NATO allies are bolstering the alliance’s eastern flank, which borders Ukraine, deploying jet fighters and ships to the region in response. The European Union has set out plans for loans and grants to Ukraine worth more than $1.3 billion. The Pentagon ordered thousands of troops to prepare for possible deployment.

What does Putin want?

Mr. Putin has been clear about wishing to reassert Russia’s influence over its neighbors, particularly Ukraine. In 2014, he annexed Ukraine’s Crimean peninsula, fomenting an eight-year war in the country’s east.

But he has cultivated an aura of unpredictability about his next moves.

So far, Mr. Putin has left Western leaders guessing about whether he would stage a major invasion of Ukraine and provoke a possible breakdown in ties with the West, or whether he would be satisfied with wringing a few concessions from an expansive list of demands he has put forth. These include that NATO guarantees that it won’t give membership to Ukraine.

Moscow has also demanded that NATO curb military exercises in Ukraine and other former Soviet nations, and that the alliance pull its forces back from its eastern member states. NATO deployed about 5,000 troops to Poland and the Baltic countries after Russia invaded Ukraine in 2014.

What has the U.S. said to those demands?

The U.S. and its allies rejected Moscow’s demands at a series of meetings with Russian officials in mid-January, arguing that states are free to associate with any other states they choose.

The U.S. delivered unpublished proposals to the Russian Foreign Ministry on Jan. 26 that could lead to discussions on ways to avoid confrontations in the Black Sea and missile-related inspections on each side, according to U.S. officials and people briefed by the Biden administration.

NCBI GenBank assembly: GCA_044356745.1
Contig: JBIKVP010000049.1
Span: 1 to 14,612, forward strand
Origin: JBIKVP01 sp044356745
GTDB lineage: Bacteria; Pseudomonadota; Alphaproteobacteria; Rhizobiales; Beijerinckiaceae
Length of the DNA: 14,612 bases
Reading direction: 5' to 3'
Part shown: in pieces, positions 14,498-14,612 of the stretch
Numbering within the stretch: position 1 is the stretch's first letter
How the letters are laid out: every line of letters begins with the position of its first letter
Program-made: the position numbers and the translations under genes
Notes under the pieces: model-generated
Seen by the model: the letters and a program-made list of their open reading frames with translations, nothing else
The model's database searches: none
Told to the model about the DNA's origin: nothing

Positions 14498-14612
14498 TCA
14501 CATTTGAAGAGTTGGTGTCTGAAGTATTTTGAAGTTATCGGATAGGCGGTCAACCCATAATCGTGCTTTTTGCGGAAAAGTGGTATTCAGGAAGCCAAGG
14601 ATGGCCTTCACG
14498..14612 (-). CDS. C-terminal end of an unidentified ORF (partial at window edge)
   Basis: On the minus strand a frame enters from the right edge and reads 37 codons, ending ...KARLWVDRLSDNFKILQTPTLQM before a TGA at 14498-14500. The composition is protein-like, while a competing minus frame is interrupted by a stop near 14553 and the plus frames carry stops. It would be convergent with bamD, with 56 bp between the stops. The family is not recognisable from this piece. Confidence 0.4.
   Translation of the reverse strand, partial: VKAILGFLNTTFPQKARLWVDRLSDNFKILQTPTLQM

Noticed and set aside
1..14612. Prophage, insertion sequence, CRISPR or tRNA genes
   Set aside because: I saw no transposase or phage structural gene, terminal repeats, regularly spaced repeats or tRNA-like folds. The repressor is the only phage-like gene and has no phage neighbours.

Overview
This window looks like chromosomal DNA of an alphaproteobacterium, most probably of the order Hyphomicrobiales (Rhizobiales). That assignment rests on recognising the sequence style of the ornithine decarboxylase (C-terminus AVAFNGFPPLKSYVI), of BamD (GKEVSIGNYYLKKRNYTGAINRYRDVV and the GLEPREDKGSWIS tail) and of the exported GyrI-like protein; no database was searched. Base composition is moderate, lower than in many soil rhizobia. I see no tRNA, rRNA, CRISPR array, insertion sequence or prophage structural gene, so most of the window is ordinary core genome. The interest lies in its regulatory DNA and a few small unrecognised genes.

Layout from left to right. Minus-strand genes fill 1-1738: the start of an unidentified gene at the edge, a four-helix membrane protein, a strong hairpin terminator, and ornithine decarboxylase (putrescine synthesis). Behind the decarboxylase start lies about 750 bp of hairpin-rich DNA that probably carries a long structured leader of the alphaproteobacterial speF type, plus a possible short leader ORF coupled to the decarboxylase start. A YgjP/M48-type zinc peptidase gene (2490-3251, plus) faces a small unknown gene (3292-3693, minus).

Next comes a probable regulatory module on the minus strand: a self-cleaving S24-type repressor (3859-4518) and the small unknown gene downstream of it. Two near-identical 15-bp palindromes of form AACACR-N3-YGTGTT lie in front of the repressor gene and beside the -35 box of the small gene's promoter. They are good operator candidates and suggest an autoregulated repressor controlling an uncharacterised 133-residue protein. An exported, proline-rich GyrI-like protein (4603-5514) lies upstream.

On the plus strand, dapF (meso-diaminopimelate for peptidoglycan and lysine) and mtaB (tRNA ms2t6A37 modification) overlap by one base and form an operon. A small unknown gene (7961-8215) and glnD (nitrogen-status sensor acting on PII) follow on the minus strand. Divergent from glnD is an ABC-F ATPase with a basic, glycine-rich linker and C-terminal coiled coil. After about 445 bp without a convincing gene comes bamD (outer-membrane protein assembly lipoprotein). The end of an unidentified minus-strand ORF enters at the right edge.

Moscow said Mr. Putin would take his time considering the proposals but that there was little room for optimism.

What would happen if Russia invaded Ukraine?

Mr. Biden said that if all of the troops on the border moved into Ukraine, it would amount to the largest invasion since World War II.

On Jan. 25, Mr. Biden said that he had made it clear to Mr. Putin early on “that if he were to move into Ukraine that there’d be severe consequences, including significant economic sanctions, as well as I’d feel obliged to beef up our presence, NATO’s presence, in an eastern front, Poland, Romania, etc."

Experts say that despite efforts by Moscow to sanction-proof its economy since penalties were imposed after it annexed Crimea, harder-hitting measures could cause the country broad economic pain.

Ukraine’s army has bulked up since Russia invaded Crimea and, though still outgunned by Russia, could inflict a high price on any invading army, its leaders and analysts say.

What is Nord Stream 2 and what part does it play in the crisis?

Nord Stream 2 is a natural-gas pipeline that runs from Russia to Germany, a NATO member, and is awaiting signoff from German regulators.

U.S. lawmakers and some officials worry that the 764-mile pipeline will strengthen Russia’s grip on the European energy market and weaken Ukraine, which hosts a gas-transit network, as it tries to resist Russian aggression. Germany is the world’s biggest buyer of Russian gas, drawing more than half of its supply from Russia. Nord Stream 2 would double capacity for Russian gas exports to the country currently being channeled through the parallel Nord Stream 1 pipeline.

Officials in the government of German Chancellor Olaf Scholz have said privately that it would mothball Nord Stream 2 in the case of Russian aggression.

Publicly, Mr. Scholz hasn’t made any such commitment despite repeated urging from Washington and other allies, which hope to use the pipeline as leverage against the Kremlin. The chancellor has said that Nord Stream 2 is a purely private-sector project that must be separated from political discussions.

European officials have been scrambling to secure backup energy supplies in the event that a conflict disrupts flows from Russia, enlisting the help of the U.S. and talking with gas producers such as Qatar and Azerbaijan.

(Georgi Kantchev and William Mauldin contributed to this article)